Agency To Clients: Now Older Guys Are Abandoning Network TV

Another major TV shop has joined the debate over the disappearance of male TV viewers, claiming that older men now seem to be abandoning the major TV networks. The latest revelation, courtesy of Carat's programming department, finds that the older sub-segment of the men 18- to 34-year-old demographic break has begun to experience serious erosion in the weeks following Fox's post-season baseball coverage.

"It's very weird," says Shari Anne Brill, vice president-director of programming at Carat USA. Usage "levels for men 18 to 24 seem to be coming back in recent weeks, but now its down for older male demos."

While the broadcast networks may be heartened by the resurfacing of younger men, the disappearance of older ones is no less of a marketplace concern. Since most network ad deals are actually guaranteed on either men 18 to 34, or men 18 to 49 breaks, the erosion of the 25- to 34-year-olds could have just as significant consequence on network economics as the disappearance of 18- to 24-year-olds during the first six weeks of the primetime season.

"The numbers appear to be bouncing around week to week," says Brill, noting that the reemergence of younger male viewers happens to coincide with the resumption of Fox's Sunday night lineup, a schedule that generally appeals to teen and young adult males. And the drop in older male viewers corresponds with the end of Fox's post-season baseball coverage. In other words, Brill says the shifts are "flaky but real" and reflect changes in the appeal of TV programming, not necessarily Nielsen Media Research's research methods.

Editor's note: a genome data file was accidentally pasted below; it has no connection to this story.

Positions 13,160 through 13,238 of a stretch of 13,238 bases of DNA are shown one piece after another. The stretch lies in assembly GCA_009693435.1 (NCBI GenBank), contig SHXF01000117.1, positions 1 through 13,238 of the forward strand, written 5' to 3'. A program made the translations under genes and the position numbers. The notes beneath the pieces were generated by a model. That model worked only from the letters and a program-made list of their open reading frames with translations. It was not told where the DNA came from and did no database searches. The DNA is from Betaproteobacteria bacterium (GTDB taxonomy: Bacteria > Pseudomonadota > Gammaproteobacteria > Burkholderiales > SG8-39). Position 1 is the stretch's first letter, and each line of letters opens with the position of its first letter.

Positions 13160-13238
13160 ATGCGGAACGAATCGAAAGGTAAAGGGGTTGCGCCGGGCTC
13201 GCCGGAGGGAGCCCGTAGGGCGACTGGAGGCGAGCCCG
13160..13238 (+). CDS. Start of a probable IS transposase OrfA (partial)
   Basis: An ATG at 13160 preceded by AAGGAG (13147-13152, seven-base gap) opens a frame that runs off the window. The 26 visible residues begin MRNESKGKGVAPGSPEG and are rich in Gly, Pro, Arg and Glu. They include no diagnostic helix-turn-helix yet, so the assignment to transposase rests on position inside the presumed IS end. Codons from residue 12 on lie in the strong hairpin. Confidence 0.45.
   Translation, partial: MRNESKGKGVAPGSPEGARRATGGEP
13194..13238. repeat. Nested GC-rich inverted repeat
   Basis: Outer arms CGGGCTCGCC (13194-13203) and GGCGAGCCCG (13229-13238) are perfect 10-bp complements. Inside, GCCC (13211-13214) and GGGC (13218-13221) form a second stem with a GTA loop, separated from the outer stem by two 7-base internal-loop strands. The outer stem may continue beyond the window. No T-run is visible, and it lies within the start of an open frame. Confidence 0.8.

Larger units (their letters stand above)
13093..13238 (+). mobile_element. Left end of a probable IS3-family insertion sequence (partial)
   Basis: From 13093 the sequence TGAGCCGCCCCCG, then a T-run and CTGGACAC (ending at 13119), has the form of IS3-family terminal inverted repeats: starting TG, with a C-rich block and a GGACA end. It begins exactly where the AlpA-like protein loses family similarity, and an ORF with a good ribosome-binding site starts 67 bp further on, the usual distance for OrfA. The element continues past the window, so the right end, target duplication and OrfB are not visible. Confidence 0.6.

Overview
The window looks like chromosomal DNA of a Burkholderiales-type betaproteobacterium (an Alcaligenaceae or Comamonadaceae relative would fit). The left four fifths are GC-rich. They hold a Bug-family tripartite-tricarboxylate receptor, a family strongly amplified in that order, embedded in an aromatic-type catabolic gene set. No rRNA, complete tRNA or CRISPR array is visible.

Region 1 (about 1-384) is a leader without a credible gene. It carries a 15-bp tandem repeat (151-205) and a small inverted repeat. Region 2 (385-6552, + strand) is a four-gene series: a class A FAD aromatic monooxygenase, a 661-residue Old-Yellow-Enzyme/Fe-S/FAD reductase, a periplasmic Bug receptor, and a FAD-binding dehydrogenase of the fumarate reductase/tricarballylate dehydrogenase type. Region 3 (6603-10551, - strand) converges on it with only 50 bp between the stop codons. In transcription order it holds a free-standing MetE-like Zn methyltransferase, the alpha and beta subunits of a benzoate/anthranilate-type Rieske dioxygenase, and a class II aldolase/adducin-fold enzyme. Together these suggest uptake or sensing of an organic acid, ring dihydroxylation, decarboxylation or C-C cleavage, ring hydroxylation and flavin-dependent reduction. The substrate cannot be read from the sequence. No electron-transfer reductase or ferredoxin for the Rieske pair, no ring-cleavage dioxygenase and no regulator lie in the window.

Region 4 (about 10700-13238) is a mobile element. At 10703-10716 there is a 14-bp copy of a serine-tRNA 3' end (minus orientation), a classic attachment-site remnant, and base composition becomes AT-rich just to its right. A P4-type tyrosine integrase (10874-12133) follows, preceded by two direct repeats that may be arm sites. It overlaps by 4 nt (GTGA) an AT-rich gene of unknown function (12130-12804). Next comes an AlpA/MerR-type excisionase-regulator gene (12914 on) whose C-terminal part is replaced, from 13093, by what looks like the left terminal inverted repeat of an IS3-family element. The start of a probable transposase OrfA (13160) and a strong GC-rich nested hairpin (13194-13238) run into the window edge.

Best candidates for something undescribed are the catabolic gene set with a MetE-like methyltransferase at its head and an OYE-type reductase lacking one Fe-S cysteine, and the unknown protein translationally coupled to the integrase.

That point has been echoed by others, including Nielsen itself, as well as Interpublic's Magna Global USA unit, though broadcast network executives maintain Nielsen is at fault.

"I think there are ongoing methodology issues that have always been there with Nielsen. This is not new. It's not a complete measurement system. It was designed to capture household-based viewing and increasingly viewing is taking place outside the home," says Brill, who nonetheless believes the vagaries in Nielsen's measurement process are not at fault in the male viewing fluctuations.

Brill advised Carat's clients of as much in a white paper distributed this week, but she says she will continue to monitor the situation and does not believe a clear pattern will emerge until after the November sweeps.

"Fox, just launched their fall season and that has had a big impact on young male viewers. Not just men 18 to 24, but also teens 12 to 17," she says.

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